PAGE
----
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Magnetic variation is the angular difference between true north and magnetic north, which is the direction the local magnetic field points. This direction changes from place to place on earth and slowly over time. The compass needle aligns with the direction of the magnetic field, but that direction is not pointed to the magnetic pole. The field direction varies notably around the earth. At any high latitude, magnetic north can vary many degrees in both directions as you travel toward the pole. See maps of this direction in the link below.

Variation is marked on all nautical charts along with its the slow rate of change, rarely more them 6' or 7' per year, except for very high latitudes. On paper charts, variation is marked East or West and the change is marked increasing or decreasing, but on electronic navigational charts (ENC) only algebraic signs are used. East is + and West is . Thus when the variation and the change have the same sign, the value is increasing with time; when they are opposite, the variation is decreasing.

Read more about it worldwide along with a calculator for specific values at https://www.ngdc.noaa.gov/geomag/declination.shtml. On land this is called magnetic declination, but in marine navigation we reserved "declination" for the latitude of stars on a star globe. See also extended notes on variation in ENC.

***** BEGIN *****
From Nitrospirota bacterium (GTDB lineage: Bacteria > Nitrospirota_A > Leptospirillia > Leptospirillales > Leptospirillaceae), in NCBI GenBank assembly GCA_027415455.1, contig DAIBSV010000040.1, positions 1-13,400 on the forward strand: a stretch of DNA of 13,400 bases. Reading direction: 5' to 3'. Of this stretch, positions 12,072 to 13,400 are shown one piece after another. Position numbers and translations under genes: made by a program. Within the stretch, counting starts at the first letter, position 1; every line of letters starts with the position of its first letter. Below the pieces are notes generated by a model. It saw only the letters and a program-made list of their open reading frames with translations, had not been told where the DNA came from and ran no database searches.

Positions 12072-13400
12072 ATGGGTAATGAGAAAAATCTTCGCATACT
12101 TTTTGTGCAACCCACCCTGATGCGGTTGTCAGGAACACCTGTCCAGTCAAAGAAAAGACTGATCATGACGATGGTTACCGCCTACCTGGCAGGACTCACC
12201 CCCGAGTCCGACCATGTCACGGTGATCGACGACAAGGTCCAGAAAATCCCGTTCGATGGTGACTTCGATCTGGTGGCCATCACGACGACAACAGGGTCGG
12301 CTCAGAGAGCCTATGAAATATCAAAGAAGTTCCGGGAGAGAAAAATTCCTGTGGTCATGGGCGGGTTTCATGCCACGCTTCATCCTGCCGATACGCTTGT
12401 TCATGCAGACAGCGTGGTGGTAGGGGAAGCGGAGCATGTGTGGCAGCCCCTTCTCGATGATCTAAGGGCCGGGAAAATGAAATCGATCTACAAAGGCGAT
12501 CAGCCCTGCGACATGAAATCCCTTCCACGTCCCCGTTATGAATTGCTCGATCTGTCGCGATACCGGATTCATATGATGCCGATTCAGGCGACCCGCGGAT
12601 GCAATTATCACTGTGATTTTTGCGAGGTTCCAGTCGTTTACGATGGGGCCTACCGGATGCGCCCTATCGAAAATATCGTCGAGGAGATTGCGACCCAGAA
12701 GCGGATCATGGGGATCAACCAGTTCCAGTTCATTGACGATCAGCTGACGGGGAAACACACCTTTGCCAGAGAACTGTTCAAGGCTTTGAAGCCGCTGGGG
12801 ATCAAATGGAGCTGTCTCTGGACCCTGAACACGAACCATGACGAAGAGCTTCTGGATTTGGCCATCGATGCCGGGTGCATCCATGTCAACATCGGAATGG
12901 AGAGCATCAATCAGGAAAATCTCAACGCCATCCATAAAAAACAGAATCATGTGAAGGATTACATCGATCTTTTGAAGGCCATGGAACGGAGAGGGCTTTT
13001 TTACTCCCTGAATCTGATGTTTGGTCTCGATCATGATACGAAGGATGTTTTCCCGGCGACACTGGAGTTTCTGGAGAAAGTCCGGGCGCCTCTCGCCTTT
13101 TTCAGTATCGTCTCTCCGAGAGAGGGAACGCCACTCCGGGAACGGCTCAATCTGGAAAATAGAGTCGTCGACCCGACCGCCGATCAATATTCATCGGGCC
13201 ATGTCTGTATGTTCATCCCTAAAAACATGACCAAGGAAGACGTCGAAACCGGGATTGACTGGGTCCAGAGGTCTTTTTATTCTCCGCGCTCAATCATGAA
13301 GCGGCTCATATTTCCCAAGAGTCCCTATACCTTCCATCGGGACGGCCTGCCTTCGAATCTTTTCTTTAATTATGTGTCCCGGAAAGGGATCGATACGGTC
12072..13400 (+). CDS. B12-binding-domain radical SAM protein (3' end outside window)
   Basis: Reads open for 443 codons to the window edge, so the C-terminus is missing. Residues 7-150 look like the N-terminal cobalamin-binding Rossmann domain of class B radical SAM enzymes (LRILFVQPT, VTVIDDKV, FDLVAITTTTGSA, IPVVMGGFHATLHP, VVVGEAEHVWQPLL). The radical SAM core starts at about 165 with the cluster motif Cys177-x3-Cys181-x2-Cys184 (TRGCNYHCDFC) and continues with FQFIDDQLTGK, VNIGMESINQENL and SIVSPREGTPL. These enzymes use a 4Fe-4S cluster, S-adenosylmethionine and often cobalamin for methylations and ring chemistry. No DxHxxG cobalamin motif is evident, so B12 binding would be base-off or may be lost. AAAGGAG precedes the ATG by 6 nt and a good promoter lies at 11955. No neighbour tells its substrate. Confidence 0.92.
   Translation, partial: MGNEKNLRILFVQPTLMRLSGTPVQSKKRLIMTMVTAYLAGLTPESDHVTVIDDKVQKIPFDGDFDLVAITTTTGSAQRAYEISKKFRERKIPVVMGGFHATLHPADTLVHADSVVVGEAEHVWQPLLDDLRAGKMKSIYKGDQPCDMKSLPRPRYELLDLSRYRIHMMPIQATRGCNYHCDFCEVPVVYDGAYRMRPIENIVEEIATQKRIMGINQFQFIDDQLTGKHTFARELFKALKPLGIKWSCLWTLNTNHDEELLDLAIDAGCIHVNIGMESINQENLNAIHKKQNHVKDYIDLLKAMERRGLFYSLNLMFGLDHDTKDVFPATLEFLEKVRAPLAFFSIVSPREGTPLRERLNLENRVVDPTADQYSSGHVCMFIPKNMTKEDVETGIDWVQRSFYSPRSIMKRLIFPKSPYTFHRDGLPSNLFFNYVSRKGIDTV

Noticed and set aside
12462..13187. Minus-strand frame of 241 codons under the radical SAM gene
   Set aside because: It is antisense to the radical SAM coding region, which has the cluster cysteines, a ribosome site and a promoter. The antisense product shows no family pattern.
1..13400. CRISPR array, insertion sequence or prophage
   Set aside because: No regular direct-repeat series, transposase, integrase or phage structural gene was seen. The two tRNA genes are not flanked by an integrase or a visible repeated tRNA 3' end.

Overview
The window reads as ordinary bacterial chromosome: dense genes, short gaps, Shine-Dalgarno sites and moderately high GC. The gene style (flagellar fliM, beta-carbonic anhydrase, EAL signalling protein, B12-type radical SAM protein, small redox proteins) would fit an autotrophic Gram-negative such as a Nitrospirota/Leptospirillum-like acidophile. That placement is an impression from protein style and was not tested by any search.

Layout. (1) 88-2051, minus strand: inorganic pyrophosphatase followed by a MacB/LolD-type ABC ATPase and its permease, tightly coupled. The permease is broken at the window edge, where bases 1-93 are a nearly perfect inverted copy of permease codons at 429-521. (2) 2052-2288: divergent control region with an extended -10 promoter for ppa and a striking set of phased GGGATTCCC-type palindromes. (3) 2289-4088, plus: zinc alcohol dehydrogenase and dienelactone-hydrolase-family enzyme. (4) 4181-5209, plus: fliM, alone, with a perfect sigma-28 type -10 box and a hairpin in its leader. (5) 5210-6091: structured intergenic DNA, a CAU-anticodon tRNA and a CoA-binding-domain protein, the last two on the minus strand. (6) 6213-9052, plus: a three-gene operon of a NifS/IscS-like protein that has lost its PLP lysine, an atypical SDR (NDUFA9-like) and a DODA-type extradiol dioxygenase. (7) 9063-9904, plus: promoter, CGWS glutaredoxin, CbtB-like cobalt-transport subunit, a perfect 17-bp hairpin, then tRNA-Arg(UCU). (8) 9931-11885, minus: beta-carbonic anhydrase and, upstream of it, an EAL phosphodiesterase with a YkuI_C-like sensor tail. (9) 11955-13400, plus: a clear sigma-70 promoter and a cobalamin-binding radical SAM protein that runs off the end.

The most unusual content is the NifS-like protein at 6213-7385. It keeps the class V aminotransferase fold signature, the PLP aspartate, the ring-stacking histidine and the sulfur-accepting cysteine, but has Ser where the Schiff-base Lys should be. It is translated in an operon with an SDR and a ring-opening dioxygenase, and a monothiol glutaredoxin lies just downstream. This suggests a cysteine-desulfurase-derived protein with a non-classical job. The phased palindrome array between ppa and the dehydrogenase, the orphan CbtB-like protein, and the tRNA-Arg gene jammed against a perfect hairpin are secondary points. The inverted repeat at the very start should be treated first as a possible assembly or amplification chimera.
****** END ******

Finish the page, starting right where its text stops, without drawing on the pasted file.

magnetic anomalies of several or even more degrees over a local region are not uncommon and are usually charted. They are caused by iron ore deposits or locations of lightning strikes... or man made influences such as overhead or under water power lines, rail tracks, tanks, and so on.

An overview of global variation can be seen at https://www.ngdc.noaa.gov/geomag/WMM/data/WMM2020/WMM2020_D_BoZ_MILL.pdf

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